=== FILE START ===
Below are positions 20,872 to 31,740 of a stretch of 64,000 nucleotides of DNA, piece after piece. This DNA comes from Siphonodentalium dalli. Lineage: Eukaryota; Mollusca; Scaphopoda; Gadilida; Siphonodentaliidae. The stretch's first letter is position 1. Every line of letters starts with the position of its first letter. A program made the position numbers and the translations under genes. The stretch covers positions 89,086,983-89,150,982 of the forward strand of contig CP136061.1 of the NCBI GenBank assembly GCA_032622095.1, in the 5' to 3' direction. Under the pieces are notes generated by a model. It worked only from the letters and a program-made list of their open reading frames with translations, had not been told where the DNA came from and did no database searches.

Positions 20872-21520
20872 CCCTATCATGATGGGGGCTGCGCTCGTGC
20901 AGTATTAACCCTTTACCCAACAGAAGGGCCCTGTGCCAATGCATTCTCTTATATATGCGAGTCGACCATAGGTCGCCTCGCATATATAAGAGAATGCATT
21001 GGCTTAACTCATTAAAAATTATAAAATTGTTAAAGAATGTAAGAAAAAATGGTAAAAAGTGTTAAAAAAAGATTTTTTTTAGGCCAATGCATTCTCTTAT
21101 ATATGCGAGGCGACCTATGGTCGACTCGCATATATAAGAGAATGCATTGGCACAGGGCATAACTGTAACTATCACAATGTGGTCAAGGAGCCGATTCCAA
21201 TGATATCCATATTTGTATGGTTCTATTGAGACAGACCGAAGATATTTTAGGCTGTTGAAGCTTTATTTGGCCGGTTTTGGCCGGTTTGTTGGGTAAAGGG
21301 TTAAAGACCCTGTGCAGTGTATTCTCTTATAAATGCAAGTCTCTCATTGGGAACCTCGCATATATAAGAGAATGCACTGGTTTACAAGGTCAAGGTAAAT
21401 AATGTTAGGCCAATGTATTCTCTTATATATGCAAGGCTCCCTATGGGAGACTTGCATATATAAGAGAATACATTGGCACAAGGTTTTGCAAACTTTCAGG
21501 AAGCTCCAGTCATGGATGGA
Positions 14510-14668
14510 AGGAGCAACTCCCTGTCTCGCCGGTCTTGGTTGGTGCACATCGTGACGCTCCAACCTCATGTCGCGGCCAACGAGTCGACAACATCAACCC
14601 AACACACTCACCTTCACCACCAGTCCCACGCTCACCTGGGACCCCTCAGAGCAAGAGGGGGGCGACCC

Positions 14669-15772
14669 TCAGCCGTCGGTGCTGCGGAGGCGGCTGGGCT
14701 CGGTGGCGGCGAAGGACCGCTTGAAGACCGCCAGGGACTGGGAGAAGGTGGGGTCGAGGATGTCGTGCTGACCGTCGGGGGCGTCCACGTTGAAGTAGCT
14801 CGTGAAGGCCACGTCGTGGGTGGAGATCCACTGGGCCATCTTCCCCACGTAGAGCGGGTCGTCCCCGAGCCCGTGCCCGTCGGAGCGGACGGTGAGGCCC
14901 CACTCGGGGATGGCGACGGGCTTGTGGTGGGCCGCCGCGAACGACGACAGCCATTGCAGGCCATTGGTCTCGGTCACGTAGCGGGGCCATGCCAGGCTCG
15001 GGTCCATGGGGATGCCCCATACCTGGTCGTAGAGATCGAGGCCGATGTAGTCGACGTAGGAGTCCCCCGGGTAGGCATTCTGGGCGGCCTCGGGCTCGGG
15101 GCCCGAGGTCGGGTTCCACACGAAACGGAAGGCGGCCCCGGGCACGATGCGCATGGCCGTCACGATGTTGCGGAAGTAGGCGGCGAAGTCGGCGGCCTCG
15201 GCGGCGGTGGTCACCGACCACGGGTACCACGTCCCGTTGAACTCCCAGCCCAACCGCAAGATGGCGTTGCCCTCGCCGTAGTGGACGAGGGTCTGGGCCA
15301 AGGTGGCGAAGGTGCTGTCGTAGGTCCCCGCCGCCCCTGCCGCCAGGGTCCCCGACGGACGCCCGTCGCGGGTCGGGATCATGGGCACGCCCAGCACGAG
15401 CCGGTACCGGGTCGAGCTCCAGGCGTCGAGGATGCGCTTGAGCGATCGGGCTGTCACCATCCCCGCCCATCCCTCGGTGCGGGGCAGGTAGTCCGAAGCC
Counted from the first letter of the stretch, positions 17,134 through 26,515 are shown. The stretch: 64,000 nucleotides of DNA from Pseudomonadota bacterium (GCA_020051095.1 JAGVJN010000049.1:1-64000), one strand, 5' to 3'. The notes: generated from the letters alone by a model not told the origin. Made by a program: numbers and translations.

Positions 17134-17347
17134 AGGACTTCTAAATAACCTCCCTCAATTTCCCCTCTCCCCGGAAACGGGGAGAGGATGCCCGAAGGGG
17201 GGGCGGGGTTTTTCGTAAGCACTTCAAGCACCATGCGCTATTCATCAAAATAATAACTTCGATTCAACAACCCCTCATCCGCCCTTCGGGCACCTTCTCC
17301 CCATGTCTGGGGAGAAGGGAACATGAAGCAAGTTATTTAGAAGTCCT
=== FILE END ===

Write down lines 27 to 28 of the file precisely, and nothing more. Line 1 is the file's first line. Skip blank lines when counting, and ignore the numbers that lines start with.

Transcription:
17201 GGGCGGGGTTTTTCGTAAGCACTTCAAGCACCATGCGCTATTCATCAAAATAATAACTTCGATTCAACAACCCCTCATCCGCCCTTCGGGCACCTTCTCC
17301 CCATGTCTGGGGAGAAGGGAACATGAAGCAAGTTATTTAGAAGTCCT